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April 3, 2003 :: Student Access a Major Key Behind New Tuition and Fee Guidelines

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Oklahoma public colleges and universities requesting future tuition or mandatory fee increases must face a four-step process as part of new guidelines established by the Oklahoma State Regents for Higher Education.

During their regularly scheduled meeting in Ardmore today, the State Regents approved the tuition and fee guidelines, which go into effect immediately and cover issues that must be addressed following the passage of HB1748, the so-called tuition bill. Under the bill, higher education institutions have the flexibility to set their own tuition and mandatory fee rates. Gov. Brad Henry signed the bill March 29.

“During our initial discussions with student groups and legislative leaders, there was concern that if the bill were passed, institutions would arbitrarily set tuition and fee rates without taking into consideration the impact the increases would have on some students,” Chancellor Paul G. Risser said. “Safeguards were then included in the bill that would help ensure that any increase in tuition and/or fees was justifiable and did not price students out of a college education.”

Under the new guidelines, if an institution seeks to have its tuition and/or fees raised, the president of the institution must first analyze the need for more resources to ensure the quality and availability of higher education offerings at the institution, balanced by students’ needs and ability to pay. He or she would then propose the tuition and fee increase to the institution’s governing board. The board would review the president’s proposals and make a recommendation to the State Regents. State Regents would review the governing board’s recommendation and, if justified, approve the increases, and report their actions to the state Legislature. Finally, the State Legislature would review the State Regents’ actions within prescribed statutory limits.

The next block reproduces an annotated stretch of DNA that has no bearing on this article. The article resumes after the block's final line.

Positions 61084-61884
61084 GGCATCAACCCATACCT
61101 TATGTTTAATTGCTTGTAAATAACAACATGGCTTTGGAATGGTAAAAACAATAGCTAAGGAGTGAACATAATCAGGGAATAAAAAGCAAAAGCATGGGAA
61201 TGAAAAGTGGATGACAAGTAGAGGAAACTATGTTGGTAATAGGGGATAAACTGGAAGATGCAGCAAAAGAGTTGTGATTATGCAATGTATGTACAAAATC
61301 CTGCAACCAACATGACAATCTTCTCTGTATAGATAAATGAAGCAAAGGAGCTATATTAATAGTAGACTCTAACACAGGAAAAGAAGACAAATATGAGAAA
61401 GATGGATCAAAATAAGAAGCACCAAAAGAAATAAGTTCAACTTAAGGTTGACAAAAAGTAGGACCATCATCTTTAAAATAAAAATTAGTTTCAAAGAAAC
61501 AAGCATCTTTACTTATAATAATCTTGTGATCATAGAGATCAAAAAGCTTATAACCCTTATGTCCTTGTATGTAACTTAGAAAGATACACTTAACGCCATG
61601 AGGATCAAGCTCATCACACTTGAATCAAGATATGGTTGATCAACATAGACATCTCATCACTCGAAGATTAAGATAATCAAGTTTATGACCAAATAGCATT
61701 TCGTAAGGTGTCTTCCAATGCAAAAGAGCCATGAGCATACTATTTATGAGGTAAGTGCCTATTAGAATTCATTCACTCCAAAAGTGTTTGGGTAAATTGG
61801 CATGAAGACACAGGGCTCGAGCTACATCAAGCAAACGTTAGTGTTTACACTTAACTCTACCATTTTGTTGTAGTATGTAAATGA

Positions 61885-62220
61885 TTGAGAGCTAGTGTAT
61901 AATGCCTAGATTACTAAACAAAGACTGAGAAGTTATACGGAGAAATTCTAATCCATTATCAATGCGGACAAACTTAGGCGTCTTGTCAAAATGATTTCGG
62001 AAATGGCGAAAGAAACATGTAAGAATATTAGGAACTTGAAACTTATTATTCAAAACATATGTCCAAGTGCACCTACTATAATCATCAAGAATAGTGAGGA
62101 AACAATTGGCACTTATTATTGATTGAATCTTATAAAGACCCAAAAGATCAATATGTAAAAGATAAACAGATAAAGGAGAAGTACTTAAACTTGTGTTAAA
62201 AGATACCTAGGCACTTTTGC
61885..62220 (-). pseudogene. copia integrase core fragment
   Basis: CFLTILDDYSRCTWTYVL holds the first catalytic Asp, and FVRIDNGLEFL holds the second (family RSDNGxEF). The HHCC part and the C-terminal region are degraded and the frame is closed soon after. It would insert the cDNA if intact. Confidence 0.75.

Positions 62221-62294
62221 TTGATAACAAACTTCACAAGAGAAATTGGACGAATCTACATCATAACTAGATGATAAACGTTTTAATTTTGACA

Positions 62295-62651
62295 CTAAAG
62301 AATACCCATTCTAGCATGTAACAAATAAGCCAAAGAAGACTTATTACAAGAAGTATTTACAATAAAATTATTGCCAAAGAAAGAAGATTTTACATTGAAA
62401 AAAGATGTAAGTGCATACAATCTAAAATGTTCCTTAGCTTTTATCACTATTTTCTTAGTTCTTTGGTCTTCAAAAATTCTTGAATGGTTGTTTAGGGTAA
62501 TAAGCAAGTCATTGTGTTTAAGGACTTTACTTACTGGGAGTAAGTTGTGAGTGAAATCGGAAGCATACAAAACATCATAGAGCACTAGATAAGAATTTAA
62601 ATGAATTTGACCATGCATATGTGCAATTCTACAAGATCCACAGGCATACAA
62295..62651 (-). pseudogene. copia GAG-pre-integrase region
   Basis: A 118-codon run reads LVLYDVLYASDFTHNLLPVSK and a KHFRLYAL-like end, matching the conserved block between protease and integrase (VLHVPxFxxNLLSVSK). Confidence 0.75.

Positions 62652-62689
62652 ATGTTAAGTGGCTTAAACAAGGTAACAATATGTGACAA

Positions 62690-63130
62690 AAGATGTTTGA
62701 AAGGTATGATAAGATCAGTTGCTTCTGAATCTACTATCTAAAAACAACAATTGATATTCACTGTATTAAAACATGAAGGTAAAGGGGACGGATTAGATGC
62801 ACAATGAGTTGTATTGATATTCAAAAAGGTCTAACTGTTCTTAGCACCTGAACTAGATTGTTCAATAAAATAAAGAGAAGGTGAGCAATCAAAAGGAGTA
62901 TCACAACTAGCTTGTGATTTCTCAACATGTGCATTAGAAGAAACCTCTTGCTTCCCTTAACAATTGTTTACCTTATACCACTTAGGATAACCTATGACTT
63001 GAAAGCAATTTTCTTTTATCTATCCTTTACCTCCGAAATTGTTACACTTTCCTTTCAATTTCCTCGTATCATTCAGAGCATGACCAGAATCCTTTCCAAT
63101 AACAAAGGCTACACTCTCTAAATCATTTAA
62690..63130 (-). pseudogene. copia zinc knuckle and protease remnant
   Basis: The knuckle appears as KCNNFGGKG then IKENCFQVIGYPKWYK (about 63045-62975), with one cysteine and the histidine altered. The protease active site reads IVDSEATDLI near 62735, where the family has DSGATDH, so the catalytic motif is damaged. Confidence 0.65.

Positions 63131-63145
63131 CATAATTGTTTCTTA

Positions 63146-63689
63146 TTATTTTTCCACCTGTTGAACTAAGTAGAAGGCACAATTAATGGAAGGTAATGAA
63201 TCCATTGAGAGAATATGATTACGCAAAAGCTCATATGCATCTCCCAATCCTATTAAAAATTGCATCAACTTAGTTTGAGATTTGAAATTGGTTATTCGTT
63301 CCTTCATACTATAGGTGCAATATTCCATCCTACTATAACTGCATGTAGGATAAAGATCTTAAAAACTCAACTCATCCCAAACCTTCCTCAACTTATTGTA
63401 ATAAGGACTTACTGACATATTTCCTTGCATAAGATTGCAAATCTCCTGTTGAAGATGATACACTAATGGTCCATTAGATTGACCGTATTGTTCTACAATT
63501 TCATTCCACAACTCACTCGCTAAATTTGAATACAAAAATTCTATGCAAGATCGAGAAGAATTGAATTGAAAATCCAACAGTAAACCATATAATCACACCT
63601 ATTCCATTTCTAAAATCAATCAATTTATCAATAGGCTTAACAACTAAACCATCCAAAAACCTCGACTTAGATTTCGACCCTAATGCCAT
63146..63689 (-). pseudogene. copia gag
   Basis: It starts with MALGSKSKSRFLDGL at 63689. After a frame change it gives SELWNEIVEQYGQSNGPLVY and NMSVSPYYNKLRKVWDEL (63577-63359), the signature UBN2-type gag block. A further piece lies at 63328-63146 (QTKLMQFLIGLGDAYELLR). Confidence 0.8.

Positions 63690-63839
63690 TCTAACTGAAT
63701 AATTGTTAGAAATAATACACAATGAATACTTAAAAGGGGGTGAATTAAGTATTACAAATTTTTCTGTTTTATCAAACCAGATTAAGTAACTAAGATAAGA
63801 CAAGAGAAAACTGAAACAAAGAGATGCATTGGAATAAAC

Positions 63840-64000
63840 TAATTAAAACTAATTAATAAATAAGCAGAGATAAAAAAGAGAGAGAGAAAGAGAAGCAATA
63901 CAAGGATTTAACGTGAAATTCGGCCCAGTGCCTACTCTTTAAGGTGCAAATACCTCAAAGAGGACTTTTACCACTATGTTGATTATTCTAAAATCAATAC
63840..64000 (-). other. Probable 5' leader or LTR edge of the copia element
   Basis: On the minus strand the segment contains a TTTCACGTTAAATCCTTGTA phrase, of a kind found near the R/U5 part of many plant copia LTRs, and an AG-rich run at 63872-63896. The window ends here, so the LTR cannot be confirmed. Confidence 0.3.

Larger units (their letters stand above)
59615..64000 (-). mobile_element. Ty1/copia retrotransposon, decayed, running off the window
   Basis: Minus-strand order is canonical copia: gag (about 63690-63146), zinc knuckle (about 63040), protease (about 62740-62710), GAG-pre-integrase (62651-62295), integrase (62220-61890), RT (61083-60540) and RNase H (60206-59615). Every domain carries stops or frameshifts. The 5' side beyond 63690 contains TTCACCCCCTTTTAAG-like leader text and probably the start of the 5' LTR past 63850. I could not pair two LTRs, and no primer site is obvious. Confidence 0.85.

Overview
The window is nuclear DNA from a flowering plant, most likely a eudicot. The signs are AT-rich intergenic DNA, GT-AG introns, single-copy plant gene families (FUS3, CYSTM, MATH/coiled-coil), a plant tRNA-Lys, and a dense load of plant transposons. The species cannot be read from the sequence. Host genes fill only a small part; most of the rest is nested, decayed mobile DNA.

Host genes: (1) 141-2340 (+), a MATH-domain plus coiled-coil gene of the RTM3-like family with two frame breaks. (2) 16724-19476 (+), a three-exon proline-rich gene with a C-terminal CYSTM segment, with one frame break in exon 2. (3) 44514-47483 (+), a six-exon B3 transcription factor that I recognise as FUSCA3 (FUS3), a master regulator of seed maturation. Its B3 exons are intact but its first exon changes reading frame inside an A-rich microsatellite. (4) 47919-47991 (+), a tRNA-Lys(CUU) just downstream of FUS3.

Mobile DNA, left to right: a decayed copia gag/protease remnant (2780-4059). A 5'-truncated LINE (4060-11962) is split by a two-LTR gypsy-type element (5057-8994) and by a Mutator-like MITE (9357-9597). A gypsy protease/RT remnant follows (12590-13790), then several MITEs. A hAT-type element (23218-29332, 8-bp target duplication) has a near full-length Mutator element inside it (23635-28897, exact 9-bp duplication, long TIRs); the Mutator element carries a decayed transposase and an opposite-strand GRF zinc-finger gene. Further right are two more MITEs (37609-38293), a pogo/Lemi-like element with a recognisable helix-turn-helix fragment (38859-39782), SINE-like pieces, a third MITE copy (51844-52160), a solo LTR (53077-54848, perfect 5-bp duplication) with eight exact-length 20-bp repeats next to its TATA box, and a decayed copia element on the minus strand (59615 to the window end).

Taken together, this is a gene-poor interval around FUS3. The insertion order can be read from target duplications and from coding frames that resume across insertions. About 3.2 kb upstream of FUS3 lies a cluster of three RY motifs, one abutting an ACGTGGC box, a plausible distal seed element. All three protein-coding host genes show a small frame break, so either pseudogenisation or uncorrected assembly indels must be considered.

Risser said that each institution requesting a tuition and fee increase must also document how it communicated the request to its constituencies, such as students and student groups; what efforts were initiated to increase need-based financial aid proportionate to tuition; how the tuition increase will effect enrollment patterns at the institution; and what steps the institution is taking to improve efficiencies.

“With the passage of HB1748, legislators and Governor Henry have conveyed a great deal of trust and responsibility to our public colleges and universities, as well as to the State Regents. We owe it to them and to the thousands of students attending our institutions to do everything in our power to ensure that our higher education institutions remain accessible for Oklahomans and that the education they receive is of the highest quality,” Risser said.

The new tuition law permits the University of Oklahoma and Oklahoma State University, who currently rank at the very bottom in the Big 12 and 44th when compared with comprehensive universities in other states for tuition and mandatory fees, to raise tuition and mandatory fees to just below the average of their state-supported peers in the Big 12. Oklahoma’s regional universities and two year colleges, which are ranked 43rd and 32nd in the nation, respectively, for tuition and fee costs, are allowed to raise their rates just below the average of their peers in other states.

At a minimum, the State Regents will annually monitor and publish tuition and mandatory fees at peer institutions in other states. The information will show the level of tuition and fees at each Oklahoma institution and the maximum possible increases for the next academic year. In addition, the State Regents will assist in communicating the guidelines to students and student groups and provide them an opportunity to provide input both at the campus level and before the State Regents, which is at least 20 days prior to the date the proposed tuition and fee change becomes effective.

Institutions must also ensure that any revenue generated from special fees they charge to students for library materials and services; classroom and lab materials; or technology be spent for the approved purpose of the fee, according to the new guidelines.

“The state system has taken its fair share of cuts over the last year and a half, totaling more than $68 million. So, we are certainly appreciative of state legislators who have granted institutions the authority to set their own tuition rates within the prescribed parameters,” State Regents Chairman Carl Renfro said. “We are optimistic that the new tuition law will help our colleges and universities maintain the level of quality education our students have received over the years. The future of Oklahoma higher education is looking bright, and we are committed to providing an affordable college education for all Oklahomans.”